35 And the angel answered her, “The Holy Spirit will come upon you, and the power of the Most High will overshadow you; therefore the child to be born[b] will be called holy—the Son of God.                                                                     

Footnotes: a. Luke 1:34 Greek since I do not know a man b. Luke 1:35 Some manuscripts add of you

Mary is informed by God’s angel that she has been chosen to be mother of the Son of the Most High or the Son of God, who will be a descendant of King David, who you recall, was the son of Jesse. And this be King shall reign forever.

The angel’s message to Mary causes her to ask the angel how she can have a child, since she is a virgin. The angel then explains to Mary that by power of God she will become pregnant to the Son of God.

Just as God had breathed life into a lump of clay to make Adam, and use a rib from Adam to form Eve, God will bring forth His only begotten son through Mary. Mary was the only person to witness all of these important events in the Life of our Lord:

She was first to know the Advent of Jesus’ birth, at the wedding in Cana where Jesus performed his first miracle, witnessing his crucifixion, his resurrection, and his gift of the Holy Spirit.

Our study today gives a perspective of an event from three different people, in three different time frames. Isaiah tells of the birth of Jesus as a prophetic vision some 700 years in the prophet’s future.

Next, Luke tells the same story as a visitation by an angel to Mary in her present time.

Then, in the verse from Romans, Paul gives a perspective of Isaiah’s vision and Mary’s angelic message reaching fruition as an event in Paul’s historical past that Jesus, the Prince of Peace, came to bring hope to humanity, salvation to all people and light into the darkness of the world.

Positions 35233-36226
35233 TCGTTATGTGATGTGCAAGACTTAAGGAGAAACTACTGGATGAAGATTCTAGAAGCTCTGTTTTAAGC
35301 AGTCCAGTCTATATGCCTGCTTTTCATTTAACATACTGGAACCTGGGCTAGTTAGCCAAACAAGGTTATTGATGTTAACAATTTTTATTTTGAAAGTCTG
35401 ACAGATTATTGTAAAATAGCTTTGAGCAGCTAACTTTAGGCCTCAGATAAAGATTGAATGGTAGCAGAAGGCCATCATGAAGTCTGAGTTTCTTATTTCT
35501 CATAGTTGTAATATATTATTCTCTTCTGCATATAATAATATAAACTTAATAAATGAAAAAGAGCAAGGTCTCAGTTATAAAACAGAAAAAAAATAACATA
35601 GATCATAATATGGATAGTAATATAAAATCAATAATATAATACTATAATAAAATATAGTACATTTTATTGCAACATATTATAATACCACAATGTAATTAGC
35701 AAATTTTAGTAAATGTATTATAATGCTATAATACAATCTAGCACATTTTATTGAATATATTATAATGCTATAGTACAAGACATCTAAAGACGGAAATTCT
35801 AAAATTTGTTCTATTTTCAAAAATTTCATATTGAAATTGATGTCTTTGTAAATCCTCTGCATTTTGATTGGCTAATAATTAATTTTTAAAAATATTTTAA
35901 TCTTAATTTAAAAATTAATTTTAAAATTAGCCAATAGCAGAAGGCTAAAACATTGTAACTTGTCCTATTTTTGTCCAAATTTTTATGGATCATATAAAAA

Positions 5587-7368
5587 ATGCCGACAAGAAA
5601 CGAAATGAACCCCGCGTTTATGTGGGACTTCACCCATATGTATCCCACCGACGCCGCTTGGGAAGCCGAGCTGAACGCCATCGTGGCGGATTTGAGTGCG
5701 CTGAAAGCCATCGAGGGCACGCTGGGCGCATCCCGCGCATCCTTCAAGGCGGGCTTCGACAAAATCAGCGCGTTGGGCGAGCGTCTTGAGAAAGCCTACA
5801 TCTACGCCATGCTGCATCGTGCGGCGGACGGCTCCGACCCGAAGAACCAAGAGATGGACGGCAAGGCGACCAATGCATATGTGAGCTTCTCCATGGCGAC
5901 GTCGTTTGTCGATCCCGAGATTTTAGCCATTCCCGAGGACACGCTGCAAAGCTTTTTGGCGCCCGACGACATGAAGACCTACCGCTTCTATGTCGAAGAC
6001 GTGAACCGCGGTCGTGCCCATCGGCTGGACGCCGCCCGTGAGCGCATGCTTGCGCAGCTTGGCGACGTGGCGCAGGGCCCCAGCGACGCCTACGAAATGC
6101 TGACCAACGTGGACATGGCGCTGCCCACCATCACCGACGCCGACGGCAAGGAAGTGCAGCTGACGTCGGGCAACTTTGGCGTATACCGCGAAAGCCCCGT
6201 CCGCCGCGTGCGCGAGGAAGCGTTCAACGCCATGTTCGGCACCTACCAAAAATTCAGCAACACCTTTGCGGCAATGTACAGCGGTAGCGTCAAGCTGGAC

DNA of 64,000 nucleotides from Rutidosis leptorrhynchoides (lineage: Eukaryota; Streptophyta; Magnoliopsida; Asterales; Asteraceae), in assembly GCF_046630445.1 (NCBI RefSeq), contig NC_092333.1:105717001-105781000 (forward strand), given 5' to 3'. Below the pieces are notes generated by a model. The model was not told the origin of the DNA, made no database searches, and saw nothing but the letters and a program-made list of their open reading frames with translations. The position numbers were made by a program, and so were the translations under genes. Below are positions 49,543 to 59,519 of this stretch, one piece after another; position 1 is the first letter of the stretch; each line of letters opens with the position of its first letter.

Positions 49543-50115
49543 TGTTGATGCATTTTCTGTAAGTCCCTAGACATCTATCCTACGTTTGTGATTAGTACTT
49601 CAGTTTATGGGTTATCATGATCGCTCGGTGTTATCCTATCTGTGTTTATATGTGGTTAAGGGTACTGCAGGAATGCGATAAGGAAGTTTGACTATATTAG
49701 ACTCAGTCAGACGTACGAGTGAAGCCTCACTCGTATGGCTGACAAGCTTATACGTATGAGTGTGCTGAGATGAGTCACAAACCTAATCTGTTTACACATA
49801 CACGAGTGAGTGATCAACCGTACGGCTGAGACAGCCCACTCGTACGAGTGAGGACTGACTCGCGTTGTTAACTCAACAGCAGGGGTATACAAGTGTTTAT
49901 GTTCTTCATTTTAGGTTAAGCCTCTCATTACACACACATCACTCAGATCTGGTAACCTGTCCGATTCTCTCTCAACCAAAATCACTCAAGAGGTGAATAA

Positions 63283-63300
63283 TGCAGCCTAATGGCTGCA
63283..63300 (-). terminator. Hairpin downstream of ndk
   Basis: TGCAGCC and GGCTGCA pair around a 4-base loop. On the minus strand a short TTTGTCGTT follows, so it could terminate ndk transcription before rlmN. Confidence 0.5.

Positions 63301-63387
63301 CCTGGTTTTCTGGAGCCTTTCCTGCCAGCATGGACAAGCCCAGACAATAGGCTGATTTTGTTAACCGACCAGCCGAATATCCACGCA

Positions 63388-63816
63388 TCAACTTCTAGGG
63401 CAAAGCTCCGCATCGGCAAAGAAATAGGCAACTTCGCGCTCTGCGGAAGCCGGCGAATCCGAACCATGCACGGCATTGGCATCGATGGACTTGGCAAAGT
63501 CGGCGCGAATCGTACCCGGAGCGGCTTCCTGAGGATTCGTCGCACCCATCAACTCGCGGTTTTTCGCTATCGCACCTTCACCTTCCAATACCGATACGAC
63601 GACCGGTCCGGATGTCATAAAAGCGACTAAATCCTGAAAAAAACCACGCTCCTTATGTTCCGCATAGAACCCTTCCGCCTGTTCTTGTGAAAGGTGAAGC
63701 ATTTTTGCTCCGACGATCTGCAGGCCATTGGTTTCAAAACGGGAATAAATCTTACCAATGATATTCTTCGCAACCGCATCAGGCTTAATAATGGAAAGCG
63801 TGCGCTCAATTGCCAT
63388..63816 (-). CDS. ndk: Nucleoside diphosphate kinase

And finally, we see that the Prophet Isaiah, Jesus’ mother Mary and the Apostle Paul are people of great faith. Their faith is a product of the revelation and understanding of God’s purpose by way of the Holy Spirit.

As apostles of the Lord, we are commissioned to open the eyes of others to the truth of the Scriptures, which records the Gospel of Christ Jesus, the Word made flesh.

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Let us pray…

Lighting the First Advent Candle: Prophecy and Peace

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Inside today’s bulletin is a few paragraphs from Wikipedia giving a synopsis of the Christian practice of lighting candles on the four Advent Sundays just prior to Christmas Day. I would like to direct you to the second paragraph, which reads as follows:

Advent Candles (from Wikipedia, the free encyclopedia)

advent-wreath

In Protestant churches it is more common to use four red candles (reflecting their traditional use in Christmas decorations) because rose vestments and decorations are not commonly used in Protestant churches. Blue is also a popular alternative color for both Advent vestments and Advent candles, especially in some Anglican and Lutheran churches. This is in keeping with the liturgical seasons; blue means hope and waiting, which aligns with the seasonal meaning of Advent. Other variations of the Advent wreath add a white candle in the center to symbolize Christmas, sometimes known as the “Christ candle.” It can be lit on Christmas Eve or Christmas Day. White is the traditional festal color in the Western church. Four red candles with one white one is probably the most common arrangement in Protestant churches in Britain.

http://en.wikipedia.org/wiki/Advent_wreath

So in anticipation of the advent Isaiah’s prophecy, and Mary’s revelation of the birth of the Messiah, we light the first Candle of Advent, which is called the candle of prophecy and peace.

Hymn #102: Come, Thou Long-Expected Jesus

Benediction – (Romans 15:13)

May the God of hope fill you with all joy and peace in believing, so that by the power of the Holy Spirit you may abound in hope.